Saturday, July 31, 2010

A to-do list grander than laundry

I would like to make time someday to work these into my days:
  • bicycle race
  • paint
  • cook bread
  • grow a veggie garden
  • practice yoga (more consistently)
  • design wall art
  • make my own pasta sauce (with real tomatoes)
  • cook soups more often
  • have a dog
  • golf
  • ski
  • horseback ride
  • volunteer for organizations I appreciate, like the library
Right now, my days are full. Full with reading books, snuggles, park playing, swimming lesson watching, ball cheering, stroller walking, screen time tracking, daytrips, teaching chores, referreeing, renovating, cleaning, organizing, and more cleaning. But someday, I'm going to add these items to the ever-evolving to-do list.

Friday, July 30, 2010

Genes wonder

Genetics amaze me. I'm sitting on the couch (always with the sitting lately, nursing this babe. Who will soon be a gorgeous fat buddha baby from all this nursing. But I digress.) So I'm sitting on the couch, looking down the lineup of my kids. Blonde, golden-tanned, blue eyed Seth. Dark haired, dark eyed, porcelain pale Thane, my clone. Little blonde Claire is next, with her fair skin and icy blue eyes. And finally black haired Maxwell in my arms, deep blue eyes so far. Will his eyes stay blue or turn dark like my own and Thane? Will he have our pale skin that burns in the shade, or Seth and Troy's golden surfer complexions? He already has the tiny little nose and long eyelashes characteristic of our kids. I see little bits and pieces of both my husband and I in each of them, little bits and pieces of our own parents, our siblings, our extended families. My husband has the blue eyes and dark hair, although he was blonde as a kid, and big strong german features. My grandmother is Danish, where I attribute my two little blonde Danes to.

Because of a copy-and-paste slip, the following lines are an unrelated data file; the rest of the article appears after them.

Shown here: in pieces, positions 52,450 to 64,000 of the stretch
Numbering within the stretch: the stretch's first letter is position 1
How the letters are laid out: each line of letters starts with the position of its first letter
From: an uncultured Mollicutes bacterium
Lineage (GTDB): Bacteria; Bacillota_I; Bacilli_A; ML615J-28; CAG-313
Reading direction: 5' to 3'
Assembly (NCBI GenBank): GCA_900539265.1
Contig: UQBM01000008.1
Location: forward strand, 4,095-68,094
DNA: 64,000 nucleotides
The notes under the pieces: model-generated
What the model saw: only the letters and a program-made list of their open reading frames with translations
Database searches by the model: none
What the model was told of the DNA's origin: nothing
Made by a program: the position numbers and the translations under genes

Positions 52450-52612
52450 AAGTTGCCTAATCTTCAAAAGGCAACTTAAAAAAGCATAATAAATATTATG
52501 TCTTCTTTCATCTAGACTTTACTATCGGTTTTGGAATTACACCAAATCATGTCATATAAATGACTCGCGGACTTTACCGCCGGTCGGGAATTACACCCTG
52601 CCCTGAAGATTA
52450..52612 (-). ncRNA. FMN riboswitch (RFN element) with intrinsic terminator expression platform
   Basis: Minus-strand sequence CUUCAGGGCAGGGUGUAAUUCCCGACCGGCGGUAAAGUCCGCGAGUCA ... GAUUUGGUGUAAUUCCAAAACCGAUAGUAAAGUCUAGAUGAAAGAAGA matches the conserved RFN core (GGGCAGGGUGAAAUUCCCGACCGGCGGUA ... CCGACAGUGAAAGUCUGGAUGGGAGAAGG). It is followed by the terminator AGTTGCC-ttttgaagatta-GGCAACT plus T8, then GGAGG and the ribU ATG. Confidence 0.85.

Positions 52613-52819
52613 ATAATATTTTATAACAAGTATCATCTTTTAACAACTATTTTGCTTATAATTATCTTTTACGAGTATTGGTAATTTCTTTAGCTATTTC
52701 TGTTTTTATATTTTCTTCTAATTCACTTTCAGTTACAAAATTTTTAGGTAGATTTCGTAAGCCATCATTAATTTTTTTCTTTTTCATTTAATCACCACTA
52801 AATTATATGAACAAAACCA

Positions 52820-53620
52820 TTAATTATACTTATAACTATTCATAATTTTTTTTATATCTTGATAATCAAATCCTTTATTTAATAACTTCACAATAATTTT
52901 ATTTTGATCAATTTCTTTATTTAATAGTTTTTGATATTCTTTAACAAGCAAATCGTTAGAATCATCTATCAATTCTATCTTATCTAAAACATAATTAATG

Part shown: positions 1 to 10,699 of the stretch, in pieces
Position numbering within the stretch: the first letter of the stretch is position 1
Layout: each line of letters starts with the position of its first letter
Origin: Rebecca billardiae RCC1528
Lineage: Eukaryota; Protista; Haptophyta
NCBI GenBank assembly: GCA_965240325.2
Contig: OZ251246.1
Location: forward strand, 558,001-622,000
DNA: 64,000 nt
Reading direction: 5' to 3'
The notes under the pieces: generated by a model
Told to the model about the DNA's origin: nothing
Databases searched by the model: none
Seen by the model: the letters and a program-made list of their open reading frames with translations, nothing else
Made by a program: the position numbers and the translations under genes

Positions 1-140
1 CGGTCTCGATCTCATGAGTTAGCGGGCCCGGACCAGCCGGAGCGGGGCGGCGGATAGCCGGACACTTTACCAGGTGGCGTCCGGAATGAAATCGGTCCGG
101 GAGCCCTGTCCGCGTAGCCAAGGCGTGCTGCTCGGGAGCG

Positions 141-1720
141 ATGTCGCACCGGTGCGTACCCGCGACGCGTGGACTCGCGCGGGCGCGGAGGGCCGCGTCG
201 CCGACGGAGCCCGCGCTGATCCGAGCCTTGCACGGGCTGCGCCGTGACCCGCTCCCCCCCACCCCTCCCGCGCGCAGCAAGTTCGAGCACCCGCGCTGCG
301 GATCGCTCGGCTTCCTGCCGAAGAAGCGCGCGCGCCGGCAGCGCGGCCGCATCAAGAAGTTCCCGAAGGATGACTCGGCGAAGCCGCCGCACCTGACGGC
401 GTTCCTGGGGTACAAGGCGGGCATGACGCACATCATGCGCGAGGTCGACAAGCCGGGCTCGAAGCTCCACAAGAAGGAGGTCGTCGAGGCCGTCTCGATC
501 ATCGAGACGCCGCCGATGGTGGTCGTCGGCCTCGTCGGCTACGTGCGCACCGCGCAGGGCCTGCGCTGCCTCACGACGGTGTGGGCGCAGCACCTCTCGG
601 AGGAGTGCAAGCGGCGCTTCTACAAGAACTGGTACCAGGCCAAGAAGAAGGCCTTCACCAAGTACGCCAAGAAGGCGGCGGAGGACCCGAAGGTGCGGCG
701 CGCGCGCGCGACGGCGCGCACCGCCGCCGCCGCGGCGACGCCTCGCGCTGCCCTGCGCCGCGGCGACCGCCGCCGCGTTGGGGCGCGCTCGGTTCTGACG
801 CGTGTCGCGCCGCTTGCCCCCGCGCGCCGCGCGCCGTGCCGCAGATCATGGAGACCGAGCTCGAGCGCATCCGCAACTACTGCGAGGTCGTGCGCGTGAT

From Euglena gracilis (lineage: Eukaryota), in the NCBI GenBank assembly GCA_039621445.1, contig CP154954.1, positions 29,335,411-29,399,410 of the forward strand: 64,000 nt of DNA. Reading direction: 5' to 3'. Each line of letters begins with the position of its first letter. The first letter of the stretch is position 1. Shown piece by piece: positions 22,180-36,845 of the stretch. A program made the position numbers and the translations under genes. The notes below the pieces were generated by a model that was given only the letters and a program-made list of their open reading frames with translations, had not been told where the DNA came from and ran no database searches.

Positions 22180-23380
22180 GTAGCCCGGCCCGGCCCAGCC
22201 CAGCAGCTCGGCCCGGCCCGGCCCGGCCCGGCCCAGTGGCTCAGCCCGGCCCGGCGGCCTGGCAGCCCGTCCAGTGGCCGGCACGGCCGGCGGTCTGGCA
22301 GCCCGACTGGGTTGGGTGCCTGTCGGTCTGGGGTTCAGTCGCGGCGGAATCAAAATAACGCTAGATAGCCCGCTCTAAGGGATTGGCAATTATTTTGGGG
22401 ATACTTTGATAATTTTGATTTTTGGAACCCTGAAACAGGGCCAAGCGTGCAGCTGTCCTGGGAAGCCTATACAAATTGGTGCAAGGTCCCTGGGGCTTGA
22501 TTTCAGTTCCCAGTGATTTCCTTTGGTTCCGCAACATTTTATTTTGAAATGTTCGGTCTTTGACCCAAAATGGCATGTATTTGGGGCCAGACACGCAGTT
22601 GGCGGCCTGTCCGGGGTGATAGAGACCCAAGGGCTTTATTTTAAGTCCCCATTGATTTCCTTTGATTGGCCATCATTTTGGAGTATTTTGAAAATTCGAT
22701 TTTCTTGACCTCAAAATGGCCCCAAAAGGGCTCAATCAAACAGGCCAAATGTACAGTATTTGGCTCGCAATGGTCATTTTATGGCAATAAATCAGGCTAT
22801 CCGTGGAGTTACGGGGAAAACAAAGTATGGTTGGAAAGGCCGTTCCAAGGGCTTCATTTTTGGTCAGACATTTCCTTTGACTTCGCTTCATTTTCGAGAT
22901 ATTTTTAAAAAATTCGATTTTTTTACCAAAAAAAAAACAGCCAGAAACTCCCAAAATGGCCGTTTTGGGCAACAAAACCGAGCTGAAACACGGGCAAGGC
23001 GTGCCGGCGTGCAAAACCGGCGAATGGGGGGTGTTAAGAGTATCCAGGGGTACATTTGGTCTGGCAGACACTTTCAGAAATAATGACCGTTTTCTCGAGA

But how do all of these characteristics line up? How is it that my kids barely look like siblings at times, but in some ways I can see so many resemblances between them? And some other families have lineups of kids that look more like identical multiples than just siblings. And that's not even taking into account their personalities! I see little versions of Troy and I coming out in them so often, and often in ways that couldn't possibly just be learned from us. My nephew even sits like his father. Then there's the ways they're so purely themselves, like Seth's extremely outgoing personality. I'm quite a chatty person, but this kid outshines me tenfold in the chatter department!

So strange.

Sunday, July 25, 2010

Week one

We've done it. Week one with baby Max is in. Honestly, week one has been amazingly easy peasy here. Claire has been Troy's constant sidekick, and he's been an excellent waiter for me (and cleaner, and grocery shopper, and general company during my copious amounts of sitting and nursing Max). The boys went to "Grammie camp", as they called it, a week of swimming, swimming, and more swimming in Nova Scotia with Grammie and Grampie Hutt. They got to enjoy a really great, jam-packed summer vacation that probably won't happen otherwise with a new baby in the house. It made for a quiet week for Maxwell and I to get into our nursing groove, and for me to recoup and feel up to doing anything again. It really was good for them to miss my sore-all-over, whole-torso-pain days, where I was consequently irritable. I can't wait to get them home though, I miss them. They left for Nova Scotia on Maxwell's day three, and I'm looking forward to having them home to share and enjoy their new baby. I'm also nervous about their arrival though, I feel like my vacation week is over and it's back to reality now. A demanding reality which is very busy, and noisy, and messy! I'm not convinced I'm ready.

I really love how there are certain things that having been through this before actually help. As much as the first week of breastfeeding hurts, the fourth time through I am well aware that the painful stage is short-lived. It's much easier to endure when you know it will only last a couple days.